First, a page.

September 2016 List Of Dividend Aristocrats by Ben Reynolds
The Dividend Aristocrats Index is comprised of 50 stocks that have paid dividends for 25+ consecutive years.
The downloadable Dividend Aristocrats Excel Spreadsheet List below contains the following for each stock in the index:
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- 10 Year historical price-to-earnings ratio
- Price-to-earnings ratio
- Expected total return
- Dividend yield
- And more…
All Dividend Aristocrats are high quality businesses based on their long dividend histories. But not all Dividend Aristocrats are created equally…
You can quickly find the Top 10 Dividend Aristocrats using The 8 Rules of Dividend Investing by downloading this exclusive PDF. Keep reading this article to learn more about Dividend Aristocrats.
List of All 50 Dividend Aristocrats
The financial metrics included in the spreadsheets are the same metrics used for the buy rules in The 8 Rules of Dividend Investing, including:
- Dividend yield
- Standard deviation
- Growth rate
- Payout ratio
- Total return
- Price-to-earnings ratio
A brief explanation of some of the less common metrics used in the spreadsheet are below:
Standard deviation in the spreadsheet above is calculated over a stock’s 10 year price history (when available). Long-term price histories are used to reduce the effects of unusually high or low volatility in the recent past.
Stocks with low price standard deviations have historically outperformed the market. Better price returns have come with lower ‘risk’ as defined by academics due to lower stock price standard deviation.
I don’t believe standard deviation to be a true measure of risk, but it is a good proxy for measuring real risk. It has worked to improve returns historically. The historical record should not be ignored.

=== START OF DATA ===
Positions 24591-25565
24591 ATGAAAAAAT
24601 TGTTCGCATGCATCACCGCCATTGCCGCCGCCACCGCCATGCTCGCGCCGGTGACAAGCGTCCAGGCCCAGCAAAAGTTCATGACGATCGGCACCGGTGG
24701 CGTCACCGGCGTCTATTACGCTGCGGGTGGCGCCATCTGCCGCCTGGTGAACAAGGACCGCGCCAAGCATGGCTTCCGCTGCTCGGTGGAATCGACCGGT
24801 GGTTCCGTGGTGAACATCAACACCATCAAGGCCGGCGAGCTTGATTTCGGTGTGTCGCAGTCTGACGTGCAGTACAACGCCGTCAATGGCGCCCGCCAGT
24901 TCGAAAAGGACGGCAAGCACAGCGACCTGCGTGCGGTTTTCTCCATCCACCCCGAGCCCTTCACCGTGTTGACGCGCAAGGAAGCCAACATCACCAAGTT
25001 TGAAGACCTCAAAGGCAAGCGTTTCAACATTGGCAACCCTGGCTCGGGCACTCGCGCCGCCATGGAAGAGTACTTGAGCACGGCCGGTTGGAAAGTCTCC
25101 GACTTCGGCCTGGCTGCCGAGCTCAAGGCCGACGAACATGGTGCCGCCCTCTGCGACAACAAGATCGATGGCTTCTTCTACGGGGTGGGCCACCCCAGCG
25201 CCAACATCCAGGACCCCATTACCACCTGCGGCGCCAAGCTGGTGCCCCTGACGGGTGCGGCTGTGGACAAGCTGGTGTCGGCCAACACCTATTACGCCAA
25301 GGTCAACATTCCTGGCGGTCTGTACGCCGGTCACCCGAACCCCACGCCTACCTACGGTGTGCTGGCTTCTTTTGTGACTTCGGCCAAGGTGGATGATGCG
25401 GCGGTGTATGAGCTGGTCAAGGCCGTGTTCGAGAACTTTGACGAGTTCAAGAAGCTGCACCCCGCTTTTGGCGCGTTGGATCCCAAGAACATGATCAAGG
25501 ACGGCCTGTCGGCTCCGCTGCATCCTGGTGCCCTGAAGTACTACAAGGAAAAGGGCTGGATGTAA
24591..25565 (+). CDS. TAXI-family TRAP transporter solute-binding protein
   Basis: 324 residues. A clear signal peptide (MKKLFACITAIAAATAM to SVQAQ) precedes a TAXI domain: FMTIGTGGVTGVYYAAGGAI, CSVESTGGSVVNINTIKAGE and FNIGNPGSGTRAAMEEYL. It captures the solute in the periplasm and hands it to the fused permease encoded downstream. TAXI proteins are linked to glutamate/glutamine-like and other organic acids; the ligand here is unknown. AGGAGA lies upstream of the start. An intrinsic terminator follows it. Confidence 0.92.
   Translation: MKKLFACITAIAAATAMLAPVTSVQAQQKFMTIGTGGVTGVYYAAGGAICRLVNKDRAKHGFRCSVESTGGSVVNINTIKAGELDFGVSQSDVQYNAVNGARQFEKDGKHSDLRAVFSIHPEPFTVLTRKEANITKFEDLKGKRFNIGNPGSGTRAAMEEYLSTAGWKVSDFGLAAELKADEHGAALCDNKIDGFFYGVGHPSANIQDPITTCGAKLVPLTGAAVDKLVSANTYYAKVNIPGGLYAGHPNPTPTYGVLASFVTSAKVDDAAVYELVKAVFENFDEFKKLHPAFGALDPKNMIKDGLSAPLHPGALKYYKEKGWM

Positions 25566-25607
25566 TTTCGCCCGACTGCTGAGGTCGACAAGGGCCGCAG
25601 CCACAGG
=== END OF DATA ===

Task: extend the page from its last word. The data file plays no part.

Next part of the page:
Total return is a calculated as a stock’s dividend yield plus its expected growth rate. The higher the total return, the better. Click here to learn more about total returns.
10 Year Historical P/E Ratio
This is the historical average P/E ratio over the last decade (when available). If less than 10 years of data are available (as is the case with ABBV, ABT, and SPGI due to spin-offs), the maximum amount of years available is used. Comparing the historical P/E ratio to the current P/E ratio is a quick way to get a ‘ballpark estimate’ of if a company is currently overvalued or undervalued.
PEG stands for price-to-earnings-to-growth. The PEG ratio is calculated as P/E Ratio divided by (Growth Rate x 100). It shows the relative value of a company in relation to its growth rate. The modified PEG ratio uses total return instead of growth rate; it takes into account the effects of dividends. The modified PEG ratio is calculated as P/E Ratio divided by (Total Return x 100). The lower the PEG, the better. Click here to learn more about the Modified PEG Ratio.
Historical Dividend Aristocrats List
There are currently 50 Dividend Aristocrats. Companies are added/removed most years. The image below shows the history of the Dividend Aristocrats Index from 1989 through 2015:
Note: CL, GPC, and NUE were all removed and re-added to the Dividend Aristocrats Index through the historical period analyzed above. I am unclear as to the reasoning behind this.